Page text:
The Generation Watchers

Growing up, I was the one who looked up to everyone: 5 siblings, my parents, tons of older cousins, aunts, uncles, and grandparents. I had idolized many of them. Now that I’m becoming an adult, despite 23 not being old (even though I feel it sometimes), I feel like I’m in their position. Sitting higher than the generation below me for them to watch for action. Like a leader leading her knights into a battle. And I especially feel like that when it involves my niece or nephew because they are all going through those impressionable ages that children go through. 

But being on that higher ground, is probably the bravest and safest thing I’ve done. My niece has been there for everything. She was born about 2 years before my diagnosis with Bipolar Disorder. I would sleep on the living room floor and wake up every morning to her sitting against my body with SpongeBob on the TV. And we’d just lay there, watching it until everyone else woke up in the house. And I loved her even deeper for that because I think even back then I was lacking motivation to continue with life. But each morning, waking up to my niece laying against me, gave me the strength to actually get up off the floor eventually. Almost as if I didn’t want her to see me laying on the ground when I should be up and playing games with her like I usually would. 

When I was put in the psychiatric ward at the local hospital for a couple days at one of my lowest points after my diagnosis, I would sit in my room there and think to myself. It was October and October meant Halloween. I remember it being close to Halloween and I couldn’t stand it because this was like a top holiday for kids. It didn’t matter if I was lactose intolerant and couldn’t eat anything but the Twizzlers out of my niece’s bag, because we worked a deal. I kept the candy from her father’s, my brother, grasp and I got the Twizzlers.  So, I was miserable up there because not only was that my first time with just unfamiliar people but I felt like I couldn’t keep my promise to my niece. Which, if anyone knows me, is just a no-no in my world.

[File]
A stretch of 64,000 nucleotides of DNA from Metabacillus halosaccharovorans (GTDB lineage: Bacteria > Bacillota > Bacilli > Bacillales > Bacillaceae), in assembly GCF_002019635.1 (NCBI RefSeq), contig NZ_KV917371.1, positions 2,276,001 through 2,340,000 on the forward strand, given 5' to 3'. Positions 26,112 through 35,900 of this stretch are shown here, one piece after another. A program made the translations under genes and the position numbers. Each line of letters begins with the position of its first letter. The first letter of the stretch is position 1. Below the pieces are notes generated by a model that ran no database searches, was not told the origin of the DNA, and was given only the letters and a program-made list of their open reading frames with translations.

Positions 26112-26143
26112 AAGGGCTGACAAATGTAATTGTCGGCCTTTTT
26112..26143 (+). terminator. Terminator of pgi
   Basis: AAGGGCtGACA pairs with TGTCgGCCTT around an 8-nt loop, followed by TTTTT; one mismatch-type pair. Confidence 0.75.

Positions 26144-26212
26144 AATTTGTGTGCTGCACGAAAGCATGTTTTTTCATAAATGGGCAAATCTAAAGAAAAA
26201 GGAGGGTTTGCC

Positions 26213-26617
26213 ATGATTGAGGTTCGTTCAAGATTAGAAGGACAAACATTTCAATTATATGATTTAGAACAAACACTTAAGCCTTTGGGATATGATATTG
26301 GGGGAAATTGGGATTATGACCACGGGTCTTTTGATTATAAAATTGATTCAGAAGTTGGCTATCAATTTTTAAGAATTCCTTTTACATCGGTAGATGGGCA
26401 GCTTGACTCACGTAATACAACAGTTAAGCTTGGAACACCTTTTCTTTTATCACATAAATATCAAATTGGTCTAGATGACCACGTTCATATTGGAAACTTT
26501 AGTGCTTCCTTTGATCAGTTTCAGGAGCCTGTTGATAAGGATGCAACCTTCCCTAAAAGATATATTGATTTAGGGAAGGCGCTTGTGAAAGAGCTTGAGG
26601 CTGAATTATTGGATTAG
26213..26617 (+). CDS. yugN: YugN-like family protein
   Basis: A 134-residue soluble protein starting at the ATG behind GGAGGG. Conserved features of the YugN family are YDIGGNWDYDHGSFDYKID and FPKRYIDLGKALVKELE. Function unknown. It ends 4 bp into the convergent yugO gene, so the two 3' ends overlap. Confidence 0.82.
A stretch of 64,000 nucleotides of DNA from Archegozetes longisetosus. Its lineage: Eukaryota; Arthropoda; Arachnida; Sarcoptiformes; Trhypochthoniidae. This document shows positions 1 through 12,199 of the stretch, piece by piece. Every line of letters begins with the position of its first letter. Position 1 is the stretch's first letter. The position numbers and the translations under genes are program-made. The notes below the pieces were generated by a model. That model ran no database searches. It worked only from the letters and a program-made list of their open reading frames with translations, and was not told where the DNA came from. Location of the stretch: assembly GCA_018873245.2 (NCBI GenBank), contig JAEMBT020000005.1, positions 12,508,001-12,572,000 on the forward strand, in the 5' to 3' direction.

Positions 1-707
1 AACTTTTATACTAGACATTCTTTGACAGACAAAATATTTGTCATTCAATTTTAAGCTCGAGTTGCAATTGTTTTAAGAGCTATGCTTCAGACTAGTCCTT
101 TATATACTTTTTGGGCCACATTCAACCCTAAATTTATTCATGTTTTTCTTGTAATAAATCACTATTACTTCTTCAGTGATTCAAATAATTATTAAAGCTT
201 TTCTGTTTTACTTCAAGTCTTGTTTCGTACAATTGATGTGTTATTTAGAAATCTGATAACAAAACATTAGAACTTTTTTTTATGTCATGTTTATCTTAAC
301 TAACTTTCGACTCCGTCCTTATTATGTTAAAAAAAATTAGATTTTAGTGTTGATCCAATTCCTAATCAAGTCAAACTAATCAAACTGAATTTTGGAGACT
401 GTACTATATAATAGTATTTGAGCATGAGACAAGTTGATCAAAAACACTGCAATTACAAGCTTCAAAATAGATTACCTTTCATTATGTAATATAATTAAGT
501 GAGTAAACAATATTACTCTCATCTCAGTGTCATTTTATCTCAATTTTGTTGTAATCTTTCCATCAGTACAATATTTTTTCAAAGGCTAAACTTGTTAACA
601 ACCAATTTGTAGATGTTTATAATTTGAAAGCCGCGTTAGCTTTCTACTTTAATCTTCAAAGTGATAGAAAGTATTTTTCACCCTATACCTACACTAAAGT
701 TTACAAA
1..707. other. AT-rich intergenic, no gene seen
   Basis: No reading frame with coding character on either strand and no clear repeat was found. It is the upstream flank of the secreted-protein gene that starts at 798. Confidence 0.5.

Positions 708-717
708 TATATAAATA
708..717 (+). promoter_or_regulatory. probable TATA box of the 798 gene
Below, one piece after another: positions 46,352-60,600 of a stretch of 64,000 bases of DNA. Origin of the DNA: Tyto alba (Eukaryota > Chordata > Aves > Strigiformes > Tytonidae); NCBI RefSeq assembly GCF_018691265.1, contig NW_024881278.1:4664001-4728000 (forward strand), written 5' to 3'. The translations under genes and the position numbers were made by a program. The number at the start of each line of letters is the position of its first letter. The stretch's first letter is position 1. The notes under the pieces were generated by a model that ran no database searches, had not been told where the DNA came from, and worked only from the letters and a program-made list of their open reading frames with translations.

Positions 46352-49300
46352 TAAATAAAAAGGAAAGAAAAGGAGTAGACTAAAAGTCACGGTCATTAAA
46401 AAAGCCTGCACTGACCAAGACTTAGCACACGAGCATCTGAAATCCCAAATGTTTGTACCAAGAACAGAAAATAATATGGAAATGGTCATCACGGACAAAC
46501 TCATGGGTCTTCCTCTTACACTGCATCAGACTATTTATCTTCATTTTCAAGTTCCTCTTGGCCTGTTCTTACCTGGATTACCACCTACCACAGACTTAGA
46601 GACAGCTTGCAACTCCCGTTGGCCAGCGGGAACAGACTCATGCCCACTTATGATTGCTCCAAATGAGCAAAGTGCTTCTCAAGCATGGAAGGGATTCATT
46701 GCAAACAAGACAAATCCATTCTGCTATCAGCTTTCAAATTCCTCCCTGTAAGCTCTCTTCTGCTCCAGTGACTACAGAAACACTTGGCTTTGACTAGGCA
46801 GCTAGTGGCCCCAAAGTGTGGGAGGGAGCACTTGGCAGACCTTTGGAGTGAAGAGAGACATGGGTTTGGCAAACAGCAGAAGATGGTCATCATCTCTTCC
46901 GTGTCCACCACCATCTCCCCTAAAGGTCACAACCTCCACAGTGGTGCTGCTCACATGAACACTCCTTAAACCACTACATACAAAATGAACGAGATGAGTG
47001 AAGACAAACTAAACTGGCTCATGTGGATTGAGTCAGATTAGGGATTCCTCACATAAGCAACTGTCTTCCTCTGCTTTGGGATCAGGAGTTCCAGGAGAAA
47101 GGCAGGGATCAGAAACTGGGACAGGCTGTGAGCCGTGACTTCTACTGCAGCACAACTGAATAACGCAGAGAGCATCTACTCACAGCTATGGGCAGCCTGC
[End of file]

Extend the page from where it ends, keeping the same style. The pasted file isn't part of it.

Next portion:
I started working on myself with my niece in mind and getting better so I could be released in time to help my niece with Halloween. I thought, “How can I be a role model to her if I’m sitting in this room, crying all day and just suffering? What type of role model is that? What if she grows up and inherits the same genes? What if she gets diagnosed with Bipolar Disorder?” I gave myself a reason to continue and I pushed on. About a day and a half after these thoughts started, I was released. I, of course, immediately went and got some food because me and hospital food don’t mix. Don’t blame me! I grew up with an Italian grandmother and a German grandmother. Plus, if I saw tuna and cups of fruit again (which I never ate to begin with), I might have been there longer for throwing the cup of fruit at the wall. 

I went home and my niece, at the time, was around 4. She and her mom, who is my best friend outside of my blood-related family, were making pancakes. I put my brother’s school bag on the floor and I felt her little arms around my thighs. I picked her up and I had to stop myself from crying because my niece is everything to me. She saved me then, without even knowing it. Because I thought to myself, if she ever has issues in the future, I wouldn’t want her to look back and think “my aunt gave up. Someone who was there almost every day for my earliest years gave up.” I would want her to think, “My aunt has gone through this, if not worse or maybe better but she understands. She survived. I can survive.” 

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